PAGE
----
Page 6

eFOOD-Lab_International_02_2014

Figure 2: A representative Terminal-Restriction Fragment Length Polymorphism (T-RFLP) chromatogram. 6 2/14 eFOOD-Lab international Figure 3: Analyzable and identifiable animal species using T-RFLP analysis, developed by Fraunhofer Institute - IME (Schmallenberg - DE). differentiates microbial populations based on terminal restriction fragment (T-RF) size. Mixed DNA samples are amplified with fluorescence-labeled universal primers, digested with select restriction enzymes, and separated by capillary electrophoresis with molecular standards for estimating fragment size. Only the labeled 5’ terminal fragments are detected and compared to a database to determine which species (grouped as operational taxonomic units, OTUs) are represented by these fingerprint-like markers. Fluorescence intensity is integrated to pseudoquantitatively determine OTU abundance relative to total fluorescence. Results The T-RFLP method for animal species differentiation, developed by the IME in 2002, completely avoids the disadvantages of conventional methods. By introducing an intermediate step – a so-called nested PCR – it is possible to analyze not only food, but also feed – depending on the degree of processing. Initial results indicate that the method can also be used successfully for the analysis of animal leather or skins. Moreover, this method could be used for forensic analysis, and to monitor the illegal trade of exotic and protected animals. This improved version of the detection system now allows all the animal species in a given sample to be detected simultaneously, considerably shortening the overall analysis time. The method is powerful enough to determine the species present in highly processed feed, within which the DNA tends to be extensively degraded, and to detect components which represent only 0.5 % of the total. It is possible to distinguish between very closely related animal species. Even the presence of exotic animal species such as crocodile, can be verified easily. Currently, Fraunhofer-Institute - IME (Schmallenberg - DE) is able to identify more than 50 animal species using T-RFLP analysis (Figure 3). Conclusions T-RFLP analysis has many applications and contributes an important and efficient method to guarantee quality of the finished product. The suggested approach allows a more accurate assessment on the food supply chain, through the identification of the most common animal species composing processed food and feed. The objective is to improve or complement existing detection methods, consenting the generation of a wider library of terminal restriction fragments. Beyond the crucial role represented by a such faster and cheaper species differentiation technique, its real innovation resides in the possibility to verify the presence of a particular specie and, at the same time, identify the composition of the entire sample, thus ensuring high quality standards and safety levels for the consumer. Qual ity Mana gement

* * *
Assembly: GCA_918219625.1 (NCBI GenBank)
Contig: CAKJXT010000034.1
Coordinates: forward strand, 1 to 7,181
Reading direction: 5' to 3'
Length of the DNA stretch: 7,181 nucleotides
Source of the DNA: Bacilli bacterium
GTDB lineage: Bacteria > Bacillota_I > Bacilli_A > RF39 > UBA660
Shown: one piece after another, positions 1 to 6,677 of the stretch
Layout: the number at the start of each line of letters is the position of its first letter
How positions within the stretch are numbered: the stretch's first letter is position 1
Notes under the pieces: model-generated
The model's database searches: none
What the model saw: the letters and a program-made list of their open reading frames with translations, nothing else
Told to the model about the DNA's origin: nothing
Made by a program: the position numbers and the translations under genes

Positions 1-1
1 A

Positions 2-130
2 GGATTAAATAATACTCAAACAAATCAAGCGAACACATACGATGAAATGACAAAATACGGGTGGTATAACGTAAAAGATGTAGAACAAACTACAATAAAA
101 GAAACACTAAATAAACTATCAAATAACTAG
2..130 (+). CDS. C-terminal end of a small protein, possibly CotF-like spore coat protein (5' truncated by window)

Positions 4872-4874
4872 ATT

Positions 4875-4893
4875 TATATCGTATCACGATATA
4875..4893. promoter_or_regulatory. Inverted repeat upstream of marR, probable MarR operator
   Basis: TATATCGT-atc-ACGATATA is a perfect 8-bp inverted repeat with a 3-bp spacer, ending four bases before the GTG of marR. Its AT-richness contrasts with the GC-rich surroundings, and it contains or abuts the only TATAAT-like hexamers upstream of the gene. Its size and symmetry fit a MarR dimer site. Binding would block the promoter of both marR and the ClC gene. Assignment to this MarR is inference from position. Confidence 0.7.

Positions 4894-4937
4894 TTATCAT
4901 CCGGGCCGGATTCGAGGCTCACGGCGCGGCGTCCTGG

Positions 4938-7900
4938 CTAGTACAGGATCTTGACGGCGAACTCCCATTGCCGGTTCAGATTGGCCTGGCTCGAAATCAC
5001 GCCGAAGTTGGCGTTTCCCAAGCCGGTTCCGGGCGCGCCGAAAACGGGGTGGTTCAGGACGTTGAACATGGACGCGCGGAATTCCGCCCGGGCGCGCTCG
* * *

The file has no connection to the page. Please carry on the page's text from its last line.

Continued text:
eFOOD-Lab_International_02_2014
To see the actual publication please follow the link above